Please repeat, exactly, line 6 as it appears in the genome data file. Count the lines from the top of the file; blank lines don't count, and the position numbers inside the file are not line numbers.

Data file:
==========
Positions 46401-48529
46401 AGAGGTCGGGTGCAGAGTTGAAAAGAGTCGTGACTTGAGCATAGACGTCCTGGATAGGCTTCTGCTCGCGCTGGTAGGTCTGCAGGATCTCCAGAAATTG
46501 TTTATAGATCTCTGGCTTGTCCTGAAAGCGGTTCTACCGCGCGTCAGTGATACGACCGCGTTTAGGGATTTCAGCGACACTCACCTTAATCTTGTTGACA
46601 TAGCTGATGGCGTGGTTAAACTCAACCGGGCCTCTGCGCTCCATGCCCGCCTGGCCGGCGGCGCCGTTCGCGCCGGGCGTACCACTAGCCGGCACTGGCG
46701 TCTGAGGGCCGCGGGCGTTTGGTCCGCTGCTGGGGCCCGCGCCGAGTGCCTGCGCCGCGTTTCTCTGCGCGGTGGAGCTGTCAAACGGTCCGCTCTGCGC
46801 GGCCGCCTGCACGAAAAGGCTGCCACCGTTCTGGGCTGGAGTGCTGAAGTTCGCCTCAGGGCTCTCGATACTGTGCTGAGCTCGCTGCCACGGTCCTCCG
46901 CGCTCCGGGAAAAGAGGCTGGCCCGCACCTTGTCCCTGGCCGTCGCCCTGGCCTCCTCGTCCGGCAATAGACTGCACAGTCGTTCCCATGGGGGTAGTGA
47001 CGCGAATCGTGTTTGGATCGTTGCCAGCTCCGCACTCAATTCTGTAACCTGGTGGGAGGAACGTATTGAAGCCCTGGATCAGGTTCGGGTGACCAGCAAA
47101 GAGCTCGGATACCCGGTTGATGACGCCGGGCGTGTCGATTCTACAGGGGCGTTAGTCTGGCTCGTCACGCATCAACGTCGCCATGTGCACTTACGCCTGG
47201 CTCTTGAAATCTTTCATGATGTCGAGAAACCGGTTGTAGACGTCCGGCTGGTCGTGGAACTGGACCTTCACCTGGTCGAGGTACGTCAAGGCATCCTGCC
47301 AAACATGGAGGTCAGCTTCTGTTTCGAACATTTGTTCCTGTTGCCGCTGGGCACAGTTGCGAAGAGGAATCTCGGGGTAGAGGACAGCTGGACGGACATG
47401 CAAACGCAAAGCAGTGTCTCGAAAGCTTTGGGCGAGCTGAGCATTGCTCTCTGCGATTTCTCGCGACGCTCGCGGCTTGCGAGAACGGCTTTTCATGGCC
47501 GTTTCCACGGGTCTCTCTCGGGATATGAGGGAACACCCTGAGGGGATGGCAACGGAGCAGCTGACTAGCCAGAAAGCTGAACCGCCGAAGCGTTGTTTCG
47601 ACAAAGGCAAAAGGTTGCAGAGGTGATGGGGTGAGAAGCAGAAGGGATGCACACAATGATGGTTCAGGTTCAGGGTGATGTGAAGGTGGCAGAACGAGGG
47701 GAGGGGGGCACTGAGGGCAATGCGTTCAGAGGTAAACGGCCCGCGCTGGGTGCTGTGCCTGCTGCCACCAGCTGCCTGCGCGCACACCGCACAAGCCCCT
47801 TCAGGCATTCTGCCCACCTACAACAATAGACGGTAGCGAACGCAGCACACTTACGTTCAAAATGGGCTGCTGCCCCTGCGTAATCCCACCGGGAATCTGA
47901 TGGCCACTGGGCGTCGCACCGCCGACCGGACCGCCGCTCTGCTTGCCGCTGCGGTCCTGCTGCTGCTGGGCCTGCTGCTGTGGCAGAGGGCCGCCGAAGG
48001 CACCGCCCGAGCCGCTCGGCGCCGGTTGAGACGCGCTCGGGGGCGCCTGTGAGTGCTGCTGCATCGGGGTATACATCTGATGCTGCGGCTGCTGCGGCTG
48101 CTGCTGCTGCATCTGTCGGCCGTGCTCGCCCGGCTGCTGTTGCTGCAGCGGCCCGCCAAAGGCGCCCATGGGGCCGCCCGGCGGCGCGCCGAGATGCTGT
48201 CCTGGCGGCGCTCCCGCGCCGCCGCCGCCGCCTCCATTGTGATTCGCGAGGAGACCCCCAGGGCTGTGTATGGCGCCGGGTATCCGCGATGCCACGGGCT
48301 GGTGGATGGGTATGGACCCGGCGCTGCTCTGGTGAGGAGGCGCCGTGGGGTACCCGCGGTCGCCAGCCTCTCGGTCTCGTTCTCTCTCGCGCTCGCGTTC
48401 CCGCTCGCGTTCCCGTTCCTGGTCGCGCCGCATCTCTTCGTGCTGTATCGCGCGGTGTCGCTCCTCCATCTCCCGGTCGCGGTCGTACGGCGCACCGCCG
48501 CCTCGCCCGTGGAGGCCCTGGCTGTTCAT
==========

46801 GGCCGCCTGCACGAAAAGGCTGCCACCGTTCTGGGCTGGAGTGCTGAAGTTCGCCTCAGGGCTCTCGATACTGTGCTGAGCTCGCTGCCACGGTCCTCCG